LLANMELIN WOOD HILLFORT

Site Details



NPRN
301559
Map Reference
ST49SE
Grid Reference
ST46129254
Unitary (Local) Authority
Monmouthshire
Old County
Monmouthshire
Community
Shirenewton
Type of Site
HILLFORT
Broad Class
Defence
Period
Iron Age

Site Description

Llanmelin Wood hillfort is a small but elaborate Iron Age hillfort defended by two, and in some places three, banks. The hillfort has been suggested as the tribal capital of the Silures tribe, as it overlooks the Roman town of Caerwent (Venta Silurum - 'market town of the Silures'), but it is not the largest hillfort in the region and there remains no conclusive proof of this supposed role. The main hillfort is oval and measures 200m NE-SW by 130m SE-NW, with a main gateway on the southeast side. Alongside and to the east of the hillfort is a complex annex comprising two rectangular compartments bounded by a high earthwork along the north, and terminating in a series of linear banks alongside a south-east gateway. The annex measures some 150m east-west by 60m. Together the hillfort and annex enclosure around 3 hectares.

In the early 1930s Llanmelin hillfort was the focus of intense activity. An original survey by Sir Mortimer Wheeler (1923) was improved by V. E. Nash-Williams who conducted three seasons of excavation between 1930-32. At the time the hillfort was thickly wooded with virtually no clear sight lines, but this did not hamper the excavation of many narrow excavation trenches and running sections. Howells and Pollard in the Gwent County History (2004, 148-151) summarise the development as beginning with an early phase hillfort flanked by extra mural occupation to the east. The was superceded in the 2nd century BC by a multivallate expansion of the original hillfort. In the third phase, dated first century BC/AD, the main gateway was remodelled and the complex annex was constructed. During the new Royal Commission survey in 2015, good indications of an early phase enclosure within the main hillfort have been recorded for the first time.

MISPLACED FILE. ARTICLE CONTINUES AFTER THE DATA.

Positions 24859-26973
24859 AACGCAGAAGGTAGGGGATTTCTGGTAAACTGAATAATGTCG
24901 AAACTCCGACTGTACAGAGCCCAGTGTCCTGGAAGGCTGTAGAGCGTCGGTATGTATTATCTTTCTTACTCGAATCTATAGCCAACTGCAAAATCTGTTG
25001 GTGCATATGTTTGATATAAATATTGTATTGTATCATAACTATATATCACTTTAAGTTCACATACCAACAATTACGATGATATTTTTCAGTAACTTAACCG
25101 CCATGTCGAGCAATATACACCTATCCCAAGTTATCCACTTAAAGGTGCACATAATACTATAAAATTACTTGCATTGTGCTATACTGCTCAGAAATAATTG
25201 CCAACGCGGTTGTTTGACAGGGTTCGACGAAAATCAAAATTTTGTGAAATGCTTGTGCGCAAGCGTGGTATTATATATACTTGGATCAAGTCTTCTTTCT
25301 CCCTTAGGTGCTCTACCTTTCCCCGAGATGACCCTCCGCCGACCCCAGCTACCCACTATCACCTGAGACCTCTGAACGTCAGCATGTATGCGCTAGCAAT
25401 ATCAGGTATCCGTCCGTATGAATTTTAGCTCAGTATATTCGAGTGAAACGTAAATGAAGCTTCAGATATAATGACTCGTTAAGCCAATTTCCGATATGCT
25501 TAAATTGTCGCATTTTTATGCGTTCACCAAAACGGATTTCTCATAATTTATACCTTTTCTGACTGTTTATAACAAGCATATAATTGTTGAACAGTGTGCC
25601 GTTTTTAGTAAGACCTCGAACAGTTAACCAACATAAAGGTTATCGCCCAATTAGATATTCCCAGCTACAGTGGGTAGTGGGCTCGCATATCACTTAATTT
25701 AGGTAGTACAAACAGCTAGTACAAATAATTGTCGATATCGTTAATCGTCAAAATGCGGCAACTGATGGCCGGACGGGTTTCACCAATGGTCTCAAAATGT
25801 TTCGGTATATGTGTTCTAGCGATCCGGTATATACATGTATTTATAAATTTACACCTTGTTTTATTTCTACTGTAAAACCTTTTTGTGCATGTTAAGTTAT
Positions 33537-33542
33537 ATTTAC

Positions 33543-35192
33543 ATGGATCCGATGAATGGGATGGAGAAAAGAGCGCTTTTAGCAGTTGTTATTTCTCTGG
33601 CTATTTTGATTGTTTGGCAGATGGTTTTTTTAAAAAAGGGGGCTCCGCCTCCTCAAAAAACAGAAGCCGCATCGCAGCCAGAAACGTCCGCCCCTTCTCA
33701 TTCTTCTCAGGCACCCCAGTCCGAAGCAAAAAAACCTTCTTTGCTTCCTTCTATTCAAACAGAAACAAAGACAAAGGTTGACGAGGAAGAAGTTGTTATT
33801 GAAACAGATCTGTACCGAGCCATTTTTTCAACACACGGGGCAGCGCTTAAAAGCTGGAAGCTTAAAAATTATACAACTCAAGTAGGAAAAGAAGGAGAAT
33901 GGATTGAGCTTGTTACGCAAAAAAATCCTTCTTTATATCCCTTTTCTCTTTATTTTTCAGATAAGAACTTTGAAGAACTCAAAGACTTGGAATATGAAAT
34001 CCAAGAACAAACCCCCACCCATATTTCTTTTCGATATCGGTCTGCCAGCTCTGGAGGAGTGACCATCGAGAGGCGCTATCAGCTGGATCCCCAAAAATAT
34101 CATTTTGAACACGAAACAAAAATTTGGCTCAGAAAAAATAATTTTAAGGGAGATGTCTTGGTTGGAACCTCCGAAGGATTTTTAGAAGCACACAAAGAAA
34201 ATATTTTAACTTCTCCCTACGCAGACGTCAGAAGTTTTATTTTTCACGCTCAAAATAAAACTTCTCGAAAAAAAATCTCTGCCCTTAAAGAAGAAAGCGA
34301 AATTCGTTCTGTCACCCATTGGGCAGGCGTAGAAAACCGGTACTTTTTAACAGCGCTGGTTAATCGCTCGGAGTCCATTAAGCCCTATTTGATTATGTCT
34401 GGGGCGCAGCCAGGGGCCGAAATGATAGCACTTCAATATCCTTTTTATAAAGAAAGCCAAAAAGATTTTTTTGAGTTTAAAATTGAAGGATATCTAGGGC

Finds included bead-rimmed jars with limestone fabric and Glastonbury style vessels. Perhaps the most interesting discovery from the annex were two human burials, one in the external ditch on the south-west side and one external to the northeast of the annex earthworks. Reappraisal of the site in the Gwent County History suggested Llanmelin may be a late Iron Age oppidum with high status funerary enclosures developed alongside. Later occupation on the hillfort included two substantial medieval longhouses sited within the annex earthworks.

New community excavations undertaken by Cadw with Archaeology Wales between 29th October and 16th November 2012 investigated parts of the hillfort interior and defences and produced Roman finds into the second century AD. A new survey by the Royal Commission was undertaken in spring 2015.

There is a lesser enclosure, the 'outpost', sited about 235m to the north-east (NPRN 307960).

Source: Nash Williams 1933 (AC 88), 237-346.

Griffiths, R.A. (ed.), The Gwent County History, Volume 1, Gwent in Prehistory and Early History. University of Wales Press: Cardiff.

T. Driver & L. Barker, 2015

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